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The Collegian

The Student News Site of Tarrant County College

The Collegian

The Student News Site of Tarrant County College

The Collegian

Exhibit reconstructs art pieces

February 19, 2020 | Elyssa Gideon | reporter

 

Christian Garza/The Collegian. South assistant art professor Earline Green explains her works to visiting patrons during the reception Feb. 13.

More than an art exhibit, the H. Wilson Legacy Revisited: Reception is about shedding light on a legacy that most have never heard of. Pottery stamped with Wilson’s name “almost brought a tear” to the eye of Wilson’s great-granddaughter, Veryl Wilson Inman, unexpectedly in attendance at the exhibit at South Campus on Feb. 13.

South assistant professor of fine arts ceramics Earline Green started her journey in researching these slave potters in 1991 while attending grad school at Texas Woman’s University.

“Back then, we didn’t have the resources for research like we do now,” Green said.

Over the years, she found little tidbits of information here and there until 2017, after she had discovered “they [slave potters] actually existed and they actually had names,” Green attended the Seguin Pecan Festival pottery show and was inspired.

Green created pottery inspired by H. Wilson and stamped with his name to “celebrate the Wilson legacy.”

A few recent graduates from the Interior Design program at South Campus attended and decorated the lobby space to flow with

 the galley space.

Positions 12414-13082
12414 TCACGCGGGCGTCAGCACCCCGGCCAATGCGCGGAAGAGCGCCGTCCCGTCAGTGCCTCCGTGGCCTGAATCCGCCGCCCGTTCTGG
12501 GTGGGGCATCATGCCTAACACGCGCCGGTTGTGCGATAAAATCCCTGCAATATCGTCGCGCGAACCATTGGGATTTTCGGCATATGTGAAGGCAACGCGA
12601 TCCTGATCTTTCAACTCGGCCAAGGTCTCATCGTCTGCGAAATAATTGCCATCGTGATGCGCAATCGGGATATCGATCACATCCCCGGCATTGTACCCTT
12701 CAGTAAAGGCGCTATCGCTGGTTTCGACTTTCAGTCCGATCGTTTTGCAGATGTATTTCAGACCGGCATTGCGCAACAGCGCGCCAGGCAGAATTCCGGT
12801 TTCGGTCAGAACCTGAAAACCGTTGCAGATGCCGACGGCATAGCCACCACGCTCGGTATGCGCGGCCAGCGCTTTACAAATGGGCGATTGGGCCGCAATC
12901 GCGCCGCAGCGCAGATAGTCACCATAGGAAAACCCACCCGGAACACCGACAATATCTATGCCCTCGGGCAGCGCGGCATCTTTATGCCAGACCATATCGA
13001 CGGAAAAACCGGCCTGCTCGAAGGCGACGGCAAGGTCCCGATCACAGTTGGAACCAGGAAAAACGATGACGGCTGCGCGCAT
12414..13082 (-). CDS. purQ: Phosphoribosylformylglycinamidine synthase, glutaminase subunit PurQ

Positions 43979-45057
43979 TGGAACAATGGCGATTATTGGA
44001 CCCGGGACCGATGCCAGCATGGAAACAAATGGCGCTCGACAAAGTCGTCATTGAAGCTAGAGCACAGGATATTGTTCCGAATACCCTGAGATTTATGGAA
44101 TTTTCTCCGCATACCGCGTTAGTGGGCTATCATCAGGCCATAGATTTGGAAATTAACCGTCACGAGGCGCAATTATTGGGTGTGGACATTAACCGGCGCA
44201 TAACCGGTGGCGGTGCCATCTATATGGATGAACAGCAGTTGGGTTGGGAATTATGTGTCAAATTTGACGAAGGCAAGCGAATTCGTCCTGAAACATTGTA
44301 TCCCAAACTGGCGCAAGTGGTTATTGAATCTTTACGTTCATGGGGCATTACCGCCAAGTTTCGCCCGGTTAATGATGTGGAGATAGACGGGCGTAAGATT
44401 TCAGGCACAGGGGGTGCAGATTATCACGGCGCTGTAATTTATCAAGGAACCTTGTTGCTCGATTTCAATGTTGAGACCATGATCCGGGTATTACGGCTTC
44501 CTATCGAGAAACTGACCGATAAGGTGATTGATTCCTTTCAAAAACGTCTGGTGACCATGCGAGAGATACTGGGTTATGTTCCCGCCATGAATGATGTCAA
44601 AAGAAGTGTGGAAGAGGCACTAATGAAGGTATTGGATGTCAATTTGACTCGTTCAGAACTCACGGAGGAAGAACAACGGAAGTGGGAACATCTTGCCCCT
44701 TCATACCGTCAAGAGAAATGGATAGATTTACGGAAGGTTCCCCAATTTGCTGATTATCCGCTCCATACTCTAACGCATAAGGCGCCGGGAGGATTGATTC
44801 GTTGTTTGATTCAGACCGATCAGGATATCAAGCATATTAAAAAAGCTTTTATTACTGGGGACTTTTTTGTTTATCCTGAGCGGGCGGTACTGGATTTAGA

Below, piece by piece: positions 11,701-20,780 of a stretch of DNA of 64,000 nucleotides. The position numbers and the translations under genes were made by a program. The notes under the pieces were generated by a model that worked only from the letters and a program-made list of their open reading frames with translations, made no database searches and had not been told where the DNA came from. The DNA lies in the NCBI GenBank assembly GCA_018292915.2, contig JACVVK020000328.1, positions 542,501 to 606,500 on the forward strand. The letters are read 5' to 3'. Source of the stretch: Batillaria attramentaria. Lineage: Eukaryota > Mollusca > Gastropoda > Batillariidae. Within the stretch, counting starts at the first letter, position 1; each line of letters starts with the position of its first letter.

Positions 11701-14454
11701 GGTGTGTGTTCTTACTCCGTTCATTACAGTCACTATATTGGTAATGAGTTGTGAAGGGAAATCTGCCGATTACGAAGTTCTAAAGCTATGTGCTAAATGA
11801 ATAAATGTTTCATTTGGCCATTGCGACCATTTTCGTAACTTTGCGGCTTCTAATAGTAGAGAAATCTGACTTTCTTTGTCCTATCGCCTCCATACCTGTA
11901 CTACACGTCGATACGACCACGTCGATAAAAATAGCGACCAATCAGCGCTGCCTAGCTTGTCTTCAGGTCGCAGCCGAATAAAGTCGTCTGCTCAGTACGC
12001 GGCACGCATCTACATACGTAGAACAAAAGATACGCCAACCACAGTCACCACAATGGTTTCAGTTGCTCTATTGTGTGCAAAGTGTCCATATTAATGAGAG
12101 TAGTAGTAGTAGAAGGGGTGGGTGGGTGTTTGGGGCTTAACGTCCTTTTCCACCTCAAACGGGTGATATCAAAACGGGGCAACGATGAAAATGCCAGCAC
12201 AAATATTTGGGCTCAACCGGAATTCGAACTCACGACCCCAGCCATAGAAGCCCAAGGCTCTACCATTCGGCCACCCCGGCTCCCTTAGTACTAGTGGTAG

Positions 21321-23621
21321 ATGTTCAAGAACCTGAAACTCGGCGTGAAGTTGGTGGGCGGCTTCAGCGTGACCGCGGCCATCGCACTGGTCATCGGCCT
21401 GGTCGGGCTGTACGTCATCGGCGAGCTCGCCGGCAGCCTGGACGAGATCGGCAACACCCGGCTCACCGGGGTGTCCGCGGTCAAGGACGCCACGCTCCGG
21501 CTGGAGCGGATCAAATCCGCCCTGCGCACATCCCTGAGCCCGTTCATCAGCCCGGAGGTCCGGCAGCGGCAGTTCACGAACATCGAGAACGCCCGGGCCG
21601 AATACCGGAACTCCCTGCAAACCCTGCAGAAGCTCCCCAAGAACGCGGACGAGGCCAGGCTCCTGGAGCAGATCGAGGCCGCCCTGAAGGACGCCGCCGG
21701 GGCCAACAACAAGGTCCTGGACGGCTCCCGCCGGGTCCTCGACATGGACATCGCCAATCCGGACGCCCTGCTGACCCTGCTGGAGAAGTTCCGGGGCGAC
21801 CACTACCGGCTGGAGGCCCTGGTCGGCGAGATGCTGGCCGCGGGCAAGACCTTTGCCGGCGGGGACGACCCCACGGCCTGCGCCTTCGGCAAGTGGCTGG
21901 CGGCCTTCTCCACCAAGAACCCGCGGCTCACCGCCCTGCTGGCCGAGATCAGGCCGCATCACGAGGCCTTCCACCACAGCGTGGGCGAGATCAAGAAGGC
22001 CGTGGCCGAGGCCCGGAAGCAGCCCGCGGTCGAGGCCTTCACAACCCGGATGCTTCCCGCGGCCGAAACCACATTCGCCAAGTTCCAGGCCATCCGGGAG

Christian Garza/The Collegian.

“I would have come anyway, I love art,” South student Jennifer Winters said.

South interior design adjunct professor Millie Harris wanted the lobby space to flow perfectly into the gallery space, which is why they pulled additional ceramics created by students in Green’s class to fill the lobby.

The gallery was set up with each wall correlating pictures of the original pieces, currently housed at The Museum of Fine Arts in Houston, with the sites where they were found, Green said. She had the jugs she created, staged in the middle.

“The forms were inspired by H. Wilson & Co.,” Green said. “I mainly did the jugs because they’re harder, and I wanted to push myself.”

Although there was a lot to learn about ceramics and the H. Wilson & Co. legacy, students also noticed Green’s enthusiasm for this topic. 

Christian Garza/The Collegian.

“What really caught my attention was her [Green’s] sabbatical, her commitment and passions shows,” South student Kristina Williams said.

Green’s mission is to spread the H. Wilson & Co. story about the emancipated slaves that started the first African-American owned business in Texas, and it is far from over.

“I have barely scratched the surface. When I retire, this will be my next job,” she said.

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